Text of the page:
Mol Cancer Res 2016 10 17;14(10):953-965. Epub 2016 Aug 17.

Department of Genetics, Case Western Reserve University, Cleveland, Ohio. Pacific Northwest Research Institute, Seattle, Washington.

Obesity and related metabolic disturbances are closely associated with pathologies that represent a significant burden to global health. Epidemiological and molecular evidence links obesity and metabolic status with inflammation and increased risk of cancer. Here, using a mouse model of intestinal neoplasia and strains that are susceptible or resistant to diet-induced obesity, it is demonstrated that high-fat diet-induced inflammation, rather than obesity or metabolic status, is associated with increased intestinal neoplasia. The complement fragment C5a acts as the trigger for inflammation and intestinal tumorigenesis. High-fat diet induces complement activation and generation of C5a, which in turn induces the production of proinflammatory cytokines and expression of proto-oncogenes. Pharmacological and genetic targeting of the C5a receptor reduced both inflammation and intestinal polyposis, suggesting the use of complement inhibitors for preventing diet-induced neoplasia.

Implications: This study characterizes the relations between diet and metabolic conditions on risk for a common cancer and identifies complement activation as a novel target for cancer prevention. Mol Cancer Res; 14(10); 953-65. ©2016 AACR.
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http://dx.doi.org/10.1158/1541-7786.MCR-16-0153DOI Listing
http://www.ncbi.nlm.nih.gov/pmc/articles/PMC5330314PMC
October 2016

Misexpression of cyclin D1 in embryonic germ cells promotes testicular teratoma initiation.

Cell Cycle 2016 22;15(7):919-30. Epub 2016 Feb 22.

a Department of Molecular and Human Genetics , Baylor College of Medicine , Houston , TX , USA.

Testicular teratomas result from anomalies in embryonic germ cell development. In the 129 family of inbred mouse strains, teratomas arise during the same developmental period that male germ cells normally enter G1/G0 mitotic arrest and female germ cells initiate meiosis (the mitotic:meiotic switch). Dysregulation of this switch associates with teratoma susceptibility and involves three germ cell developmental abnormalities seemingly critical for tumor initiation: delayed G1/G0 mitotic arrest, retention of pluripotency, and misexpression of genes normally restricted to embryonic female and adult male germ cells. One misexpressed gene, cyclin D1 (Ccnd1), is a known regulator of cell cycle progression and an oncogene in many tissues. Here, we investigated whether Ccnd1 misexpression in embryonic germ cells is a determinant of teratoma susceptibility in mice. We found that CCND1 localizes to teratoma-susceptible germ cells that fail to enter G1/G0 arrest during the mitotic:meiotic switch and is the only D-type cyclin misexpressed during this critical developmental time frame. We discovered that Ccnd1 deficiency in teratoma-susceptible mice significantly reduced teratoma incidence and suppressed the germ cell proliferation and pluripotency abnormalities associated with tumor initiation. Importantly, Ccnd1 expression was dispensable for somatic cell development and male germ cell specification and maturation in tumor-susceptible mice, implying that the mechanisms by which Ccnd1 deficiency reduced teratoma incidence were germ cell autonomous and specific to tumorigenesis. We conclude that misexpression of Ccnd1 in male germ cells is a key component of a larger pro-proliferative program that disrupts the mitotic:meiotic switch and predisposes 129 inbred mice to testicular teratocarcinogenesis.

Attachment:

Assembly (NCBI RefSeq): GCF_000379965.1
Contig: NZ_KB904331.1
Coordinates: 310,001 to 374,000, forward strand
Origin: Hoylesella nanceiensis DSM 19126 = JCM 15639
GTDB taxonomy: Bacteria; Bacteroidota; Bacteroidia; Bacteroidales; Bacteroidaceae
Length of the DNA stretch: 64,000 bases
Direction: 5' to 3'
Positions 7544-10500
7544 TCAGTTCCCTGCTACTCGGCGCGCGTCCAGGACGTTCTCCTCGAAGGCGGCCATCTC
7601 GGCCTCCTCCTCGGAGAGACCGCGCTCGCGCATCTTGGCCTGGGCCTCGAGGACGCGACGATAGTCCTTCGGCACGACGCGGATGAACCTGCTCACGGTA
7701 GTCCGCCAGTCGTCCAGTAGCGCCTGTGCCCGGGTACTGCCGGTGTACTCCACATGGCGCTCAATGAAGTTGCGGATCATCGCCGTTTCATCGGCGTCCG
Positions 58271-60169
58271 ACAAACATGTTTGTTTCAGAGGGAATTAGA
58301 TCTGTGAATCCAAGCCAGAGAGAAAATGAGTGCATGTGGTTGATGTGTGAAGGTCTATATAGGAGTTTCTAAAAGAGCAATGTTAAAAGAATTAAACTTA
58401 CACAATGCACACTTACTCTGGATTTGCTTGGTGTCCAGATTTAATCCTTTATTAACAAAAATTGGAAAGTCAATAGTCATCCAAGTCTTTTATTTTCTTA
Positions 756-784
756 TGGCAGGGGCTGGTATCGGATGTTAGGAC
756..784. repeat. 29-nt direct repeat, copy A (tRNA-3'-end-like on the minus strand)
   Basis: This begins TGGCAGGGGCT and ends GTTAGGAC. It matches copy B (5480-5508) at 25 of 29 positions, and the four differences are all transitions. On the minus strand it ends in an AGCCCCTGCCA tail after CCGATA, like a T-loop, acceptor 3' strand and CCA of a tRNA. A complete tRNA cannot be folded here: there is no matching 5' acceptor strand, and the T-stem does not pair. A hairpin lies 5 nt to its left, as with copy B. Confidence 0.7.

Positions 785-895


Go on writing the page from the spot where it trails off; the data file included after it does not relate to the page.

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http://dx.doi.org/10.1080/15384101.2016.1149272DOI Listing
http://www.ncbi.nlm.nih.gov/pmc/articles/PMC4889263PMC
March 2017

IL-33 activates tumor stroma to promote intestinal polyposis.

Proc Natl Acad Sci U S A 2015 May 27;112(19):E2487-96. Epub 2015 Apr 27.

Department of Molecular and Human Genetics, Dan L. Duncan Cancer Center, and Texas Medical Center Digestive Diseases Center, Baylor College of Medicine, Houston, TX 77030;

Tumor epithelial cells develop within a microenvironment consisting of extracellular matrix, growth factors, and cytokines produced by nonepithelial stromal cells. In response to paracrine signals from tumor epithelia, stromal cells modify the microenvironment to promote tumor growth and metastasis. Here, we identify interleukin 33 (IL-33) as a regulator of tumor stromal cell activation and mediator of intestinal polyposis. In human colorectal cancer, IL-33 expression was induced in the tumor epithelium of adenomas and carcinomas, and expression of the IL-33 receptor, IL1RL1 (also referred to as IL1-R4 or ST2), localized predominantly to the stroma of adenoma and both the stroma and epithelium of carcinoma. Genetic and antibody abrogation of responsiveness to IL-33 in the Apc(Min/+) mouse model of intestinal tumorigenesis inhibited proliferation, induced apoptosis, and suppressed angiogenesis in adenomatous polyps, which reduced both tumor number and size. Similar to human adenomas, IL-33 expression localized to tumor epithelial cells and expression of IL1RL1 associated with two stromal cell types, subepithelial myofibroblasts and mast cells, in Apc(Min/+) polyps. In vitro, IL-33 stimulation of human subepithelial myofibroblasts induced the expression of extracellular matrix components and growth factors associated with intestinal tumor progression. IL-33 deficiency reduced mast cell accumulation in Apc(Min/+) polyps and suppressed the expression of mast cell-derived proteases and cytokines known to promote polyposis. Based on these findings, we propose that IL-33 derived from the tumor epithelium promotes polyposis through the coordinated activation of stromal cells and the formation of a protumorigenic microenvironment.